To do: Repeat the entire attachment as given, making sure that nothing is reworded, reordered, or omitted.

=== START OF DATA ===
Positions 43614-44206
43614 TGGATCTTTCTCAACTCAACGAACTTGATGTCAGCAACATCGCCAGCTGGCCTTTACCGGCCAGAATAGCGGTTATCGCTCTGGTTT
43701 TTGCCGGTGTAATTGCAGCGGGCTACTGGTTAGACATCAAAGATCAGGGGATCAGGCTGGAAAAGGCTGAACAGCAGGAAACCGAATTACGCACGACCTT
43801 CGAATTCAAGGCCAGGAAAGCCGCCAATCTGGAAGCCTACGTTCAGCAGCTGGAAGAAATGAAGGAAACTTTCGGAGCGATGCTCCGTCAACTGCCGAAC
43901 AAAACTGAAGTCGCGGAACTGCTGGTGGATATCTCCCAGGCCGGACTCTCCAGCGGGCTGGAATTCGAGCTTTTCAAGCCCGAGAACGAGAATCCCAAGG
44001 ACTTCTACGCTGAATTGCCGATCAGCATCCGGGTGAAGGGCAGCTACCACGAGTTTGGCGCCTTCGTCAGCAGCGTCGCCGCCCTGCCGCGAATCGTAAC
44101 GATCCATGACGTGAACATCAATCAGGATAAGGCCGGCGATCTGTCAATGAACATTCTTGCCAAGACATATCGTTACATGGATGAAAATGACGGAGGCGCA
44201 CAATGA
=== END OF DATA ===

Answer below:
Positions 43614-44206
43614 TGGATCTTTCTCAACTCAACGAACTTGATGTCAGCAACATCGCCAGCTGGCCTTTACCGGCCAGAATAGCGGTTATCGCTCTGGTTT
43701 TTGCCGGTGTAATTGCAGCGGGCTACTGGTTAGACATCAAAGATCAGGGGATCAGGCTGGAAAAGGCTGAACAGCAGGAAACCGAATTACGCACGACCTT
43801 CGAATTCAAGGCCAGGAAAGCCGCCAATCTGGAAGCCTACGTTCAGCAGCTGGAAGAAATGAAGGAAACTTTCGGAGCGATGCTCCGTCAACTGCCGAAC
43901 AAAACTGAAGTCGCGGAACTGCTGGTGGATATCTCCCAGGCCGGACTCTCCAGCGGGCTGGAATTCGAGCTTTTCAAGCCCGAGAACGAGAATCCCAAGG
44001 ACTTCTACGCTGAATTGCCGATCAGCATCCGGGTGAAGGGCAGCTACCACGAGTTTGGCGCCTTCGTCAGCAGCGTCGCCGCCCTGCCGCGAATCGTAAC
44101 GATCCATGACGTGAACATCAATCAGGATAAGGCCGGCGATCTGTCAATGAACATTCTTGCCAAGACATATCGTTACATGGATGAAAATGACGGAGGCGCA
44201 CAATGA